Customer Reviews: Adventures of Superman: The Complete Third & Fourth Seasons
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on March 27, 2006
The third installment of The Adventures of Superman DVD series is due out June 20, and this time two seasons are combined in one package - seasons 3 & 4, originally shown in 1955 and 1956.

A quick bit of history - a few major changes happened to the show at the start of the third season. While seasons 1 & 2 both had 26 episodes per season, beginning with season 3 the number of episodes produced per season was cut in half to only 13. The show also went to color, which took up a large part of the show's budget. (As a side note, these episodes were originally shown on TV in black and white, first appearing in color in the 1960's.) Also, by the time of the third season, the focus on the show had really changed to more of a "kid's" show, with little of the violence that had defined the first season in particular. It certainly makes the show a very different show to watch from the previous first two seasons, but enjoyable in it's own right. And you might find this box easier to watch with the whole family.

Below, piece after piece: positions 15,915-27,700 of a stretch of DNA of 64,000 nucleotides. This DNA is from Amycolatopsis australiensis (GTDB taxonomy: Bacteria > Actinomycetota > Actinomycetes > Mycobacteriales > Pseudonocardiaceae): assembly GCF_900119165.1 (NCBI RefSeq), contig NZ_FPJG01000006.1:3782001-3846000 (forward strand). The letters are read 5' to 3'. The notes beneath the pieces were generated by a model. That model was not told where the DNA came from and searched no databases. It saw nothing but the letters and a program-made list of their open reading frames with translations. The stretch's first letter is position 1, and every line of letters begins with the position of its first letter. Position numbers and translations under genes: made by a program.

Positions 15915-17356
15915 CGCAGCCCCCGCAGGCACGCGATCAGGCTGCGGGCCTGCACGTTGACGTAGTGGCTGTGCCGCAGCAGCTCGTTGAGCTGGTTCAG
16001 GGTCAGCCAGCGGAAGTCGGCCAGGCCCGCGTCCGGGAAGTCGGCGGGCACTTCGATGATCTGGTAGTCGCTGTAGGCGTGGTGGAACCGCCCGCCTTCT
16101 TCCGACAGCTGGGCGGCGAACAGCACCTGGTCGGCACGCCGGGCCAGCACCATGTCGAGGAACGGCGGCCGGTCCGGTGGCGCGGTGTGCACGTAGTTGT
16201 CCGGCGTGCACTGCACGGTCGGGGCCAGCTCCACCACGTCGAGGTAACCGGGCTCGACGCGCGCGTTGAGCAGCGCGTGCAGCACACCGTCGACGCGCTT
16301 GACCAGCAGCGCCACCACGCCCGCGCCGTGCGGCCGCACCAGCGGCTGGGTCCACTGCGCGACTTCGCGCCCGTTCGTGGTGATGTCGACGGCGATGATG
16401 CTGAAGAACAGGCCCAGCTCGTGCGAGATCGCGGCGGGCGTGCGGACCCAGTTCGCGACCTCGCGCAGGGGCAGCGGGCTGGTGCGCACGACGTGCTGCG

Here's what you get in this set:

Season 3 includes:

Through the Time Barrier

The Talking Clue

The Lucky Cat

Superman Week

Great Caesar's Ghost

Test of a Warrior

Olsen's Millions

Clark Kent, Outlaw

The Magic Necklace

The Bully of Dry Gulch

Flight to the North

The Seven Souvenirs

King For a Day

Season 4 includes:


The Unlucky Number

The Big Freeze

Peril By Sea

Topsy Turvy

Jimmy the Kid

The Girl Who Hired Superman

The Wedding of Superman

Dagger Island


The Deadly Rock

The Phantom Ring

The Jolly Roger

The extras include:

Adventures of Superman: The Color Era